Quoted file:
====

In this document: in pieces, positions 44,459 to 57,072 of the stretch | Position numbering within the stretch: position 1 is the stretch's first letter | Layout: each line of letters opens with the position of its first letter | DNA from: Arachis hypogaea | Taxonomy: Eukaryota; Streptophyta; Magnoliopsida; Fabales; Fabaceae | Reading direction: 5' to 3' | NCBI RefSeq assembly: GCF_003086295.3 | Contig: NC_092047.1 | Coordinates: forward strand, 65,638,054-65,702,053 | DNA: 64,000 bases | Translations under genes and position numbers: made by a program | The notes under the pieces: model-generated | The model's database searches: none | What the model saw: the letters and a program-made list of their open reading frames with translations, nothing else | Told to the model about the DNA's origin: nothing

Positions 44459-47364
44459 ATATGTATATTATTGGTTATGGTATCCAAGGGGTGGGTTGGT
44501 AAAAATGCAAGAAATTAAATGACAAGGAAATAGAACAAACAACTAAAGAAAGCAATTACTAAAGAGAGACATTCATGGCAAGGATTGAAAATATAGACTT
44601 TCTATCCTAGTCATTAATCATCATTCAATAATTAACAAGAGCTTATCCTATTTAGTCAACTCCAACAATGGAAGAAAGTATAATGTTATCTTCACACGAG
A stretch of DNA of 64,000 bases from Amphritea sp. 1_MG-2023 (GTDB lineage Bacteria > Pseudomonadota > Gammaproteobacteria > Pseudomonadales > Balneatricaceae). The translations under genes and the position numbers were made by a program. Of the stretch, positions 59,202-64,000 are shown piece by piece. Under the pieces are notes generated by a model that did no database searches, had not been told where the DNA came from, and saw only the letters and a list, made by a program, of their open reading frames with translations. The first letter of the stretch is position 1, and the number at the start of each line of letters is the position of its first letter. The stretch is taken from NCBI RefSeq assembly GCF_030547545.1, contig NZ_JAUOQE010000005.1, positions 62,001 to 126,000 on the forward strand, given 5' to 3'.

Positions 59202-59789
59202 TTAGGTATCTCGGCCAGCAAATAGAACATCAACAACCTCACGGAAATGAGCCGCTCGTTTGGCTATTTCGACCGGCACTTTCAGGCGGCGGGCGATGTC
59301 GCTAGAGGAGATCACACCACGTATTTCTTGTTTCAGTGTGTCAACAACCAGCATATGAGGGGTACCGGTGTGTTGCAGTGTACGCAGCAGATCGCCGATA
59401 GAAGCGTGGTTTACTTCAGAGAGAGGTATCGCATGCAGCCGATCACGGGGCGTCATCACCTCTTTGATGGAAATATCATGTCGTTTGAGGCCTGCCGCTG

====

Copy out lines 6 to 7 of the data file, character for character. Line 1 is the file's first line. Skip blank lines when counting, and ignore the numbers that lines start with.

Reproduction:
A stretch of DNA of 64,000 bases from Amphritea sp. 1_MG-2023 (GTDB lineage Bacteria > Pseudomonadota > Gammaproteobacteria > Pseudomonadales > Balneatricaceae). The translations under genes and the position numbers were made by a program. Of the stretch, positions 59,202-64,000 are shown piece by piece. Under the pieces are notes generated by a model that did no database searches, had not been told where the DNA came from, and saw only the letters and a list, made by a program, of their open reading frames with translations. The first letter of the stretch is position 1, and the number at the start of each line of letters is the position of its first letter. The stretch is taken from NCBI RefSeq assembly GCF_030547545.1, contig NZ_JAUOQE010000005.1, positions 62,001 to 126,000 on the forward strand, given 5' to 3'.

Positions 59202-59789